China Metal Recycling (CMR), China's largest scrap metal recycling company in terms of revenue, has fixed the price on its initial public offering at the top of the range following strong demand from both institutional and retail investors, a source said yesterday.
Based on a price of HK$5.18 per share, the total deal size will be HK$1.55 billion ($200 million), making this the second largest IPO in Hong Kong this year after China Zhongwang's (admittedly much larger) $1.28 billion offering in early May.
According to the source, the retail tranche will be increased to 30% from the original 10% after the Hong Kong retail public subscribed to about 44 times the number of shares initial earmarked for them. On the one hand this could increase the demand from institutional investors when the stock starts trading on June 22, as they may wish to add to their holdings after their IPO allocations will have to be scaled back to accommodated the clawback to the retail tranche. On the other hand, there is a risk that more shares will flow back into the market on day one as retail investors attempt to secure a quick profit -- or cut their losses depending on which way the wind blows on the day. Hong Kong retail investors are known for flipping IPO shares on the first day to get enough cash to repay the margin loans they used when they bought the stock.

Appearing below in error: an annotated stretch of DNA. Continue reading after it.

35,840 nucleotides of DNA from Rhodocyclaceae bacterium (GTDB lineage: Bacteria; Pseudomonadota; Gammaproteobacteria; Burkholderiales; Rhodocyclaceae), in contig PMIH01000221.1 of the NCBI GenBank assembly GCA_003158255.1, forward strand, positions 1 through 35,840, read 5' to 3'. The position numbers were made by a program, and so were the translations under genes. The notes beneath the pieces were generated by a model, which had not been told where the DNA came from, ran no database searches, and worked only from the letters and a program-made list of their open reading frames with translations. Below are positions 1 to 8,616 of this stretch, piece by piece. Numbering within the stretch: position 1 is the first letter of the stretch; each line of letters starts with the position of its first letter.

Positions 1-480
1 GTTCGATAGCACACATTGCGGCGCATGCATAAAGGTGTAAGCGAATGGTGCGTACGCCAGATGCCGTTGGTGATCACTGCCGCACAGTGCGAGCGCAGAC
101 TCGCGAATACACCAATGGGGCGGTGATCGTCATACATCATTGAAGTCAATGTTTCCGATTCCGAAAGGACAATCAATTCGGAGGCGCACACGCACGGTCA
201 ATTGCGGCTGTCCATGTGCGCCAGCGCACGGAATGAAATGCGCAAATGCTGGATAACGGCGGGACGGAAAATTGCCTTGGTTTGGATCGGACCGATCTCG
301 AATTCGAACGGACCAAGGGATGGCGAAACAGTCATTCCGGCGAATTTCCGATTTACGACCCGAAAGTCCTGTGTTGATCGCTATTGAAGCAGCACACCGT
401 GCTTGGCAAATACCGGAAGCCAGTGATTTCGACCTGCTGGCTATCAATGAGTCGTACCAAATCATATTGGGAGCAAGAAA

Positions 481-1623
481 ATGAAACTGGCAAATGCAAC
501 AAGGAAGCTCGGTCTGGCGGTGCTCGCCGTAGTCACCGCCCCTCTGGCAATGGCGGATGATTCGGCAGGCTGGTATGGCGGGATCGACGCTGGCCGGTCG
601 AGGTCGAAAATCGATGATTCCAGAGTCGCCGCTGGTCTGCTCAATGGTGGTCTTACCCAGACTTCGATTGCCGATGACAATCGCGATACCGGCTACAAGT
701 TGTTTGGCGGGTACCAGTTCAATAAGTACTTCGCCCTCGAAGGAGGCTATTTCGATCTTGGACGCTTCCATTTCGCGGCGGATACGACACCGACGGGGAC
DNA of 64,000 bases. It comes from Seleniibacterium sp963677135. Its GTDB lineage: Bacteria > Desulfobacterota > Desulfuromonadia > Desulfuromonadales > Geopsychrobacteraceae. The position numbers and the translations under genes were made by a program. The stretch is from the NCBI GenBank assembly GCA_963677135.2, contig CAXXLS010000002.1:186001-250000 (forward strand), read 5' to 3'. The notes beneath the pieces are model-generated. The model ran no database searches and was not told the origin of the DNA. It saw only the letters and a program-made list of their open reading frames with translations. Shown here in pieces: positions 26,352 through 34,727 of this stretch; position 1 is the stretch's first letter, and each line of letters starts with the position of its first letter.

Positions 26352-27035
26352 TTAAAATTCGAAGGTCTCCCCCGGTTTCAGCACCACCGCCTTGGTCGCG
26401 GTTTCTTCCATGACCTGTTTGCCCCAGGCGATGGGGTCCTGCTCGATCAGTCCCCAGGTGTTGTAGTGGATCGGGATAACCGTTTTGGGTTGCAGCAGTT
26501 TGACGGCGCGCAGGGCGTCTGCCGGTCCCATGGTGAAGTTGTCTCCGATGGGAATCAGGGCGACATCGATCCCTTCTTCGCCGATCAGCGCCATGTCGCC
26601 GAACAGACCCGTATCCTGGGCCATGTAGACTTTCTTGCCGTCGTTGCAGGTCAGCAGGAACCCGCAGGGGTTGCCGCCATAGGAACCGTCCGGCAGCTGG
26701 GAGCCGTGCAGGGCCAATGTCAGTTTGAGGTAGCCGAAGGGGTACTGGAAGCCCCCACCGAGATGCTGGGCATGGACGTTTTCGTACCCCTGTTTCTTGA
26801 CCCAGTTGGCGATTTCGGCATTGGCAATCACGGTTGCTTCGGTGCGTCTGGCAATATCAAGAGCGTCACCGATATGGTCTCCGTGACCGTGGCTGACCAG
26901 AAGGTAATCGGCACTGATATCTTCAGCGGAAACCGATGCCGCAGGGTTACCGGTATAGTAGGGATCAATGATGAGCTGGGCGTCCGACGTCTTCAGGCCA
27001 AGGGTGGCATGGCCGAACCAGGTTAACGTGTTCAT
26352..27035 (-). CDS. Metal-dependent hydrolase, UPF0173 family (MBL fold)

As the Hong Kong market has softened over the past few sessions, additional selling pressure on the first day of trading will clearly not be helpful. However, if Tuesday's debut by specialty chemicals producer Lumena Resources is anything to go by, there should be sufficient demand in the market to pick up the slack. While the two companies operate in different industries, they are both high-growth small-caps based in China, which suggests that they may have overlapping investor bases.
There was no immediate information about the institutional order amount for CMR, although sources said the deal was "extremely well covered" with more than 160 names in the book. Some of that demand was said to have been due to inflated orders, however, as investors got word after the first couple of days of bookbuilding that this was a going to be "a hot deal."For the same reason, there was virtually no price sensitivity in the order book, which meant it would have been hard to justify not fixing the price at the top.
The institutional buyers included small-cap and China-focused funds as well as a few "clean and green" specialists.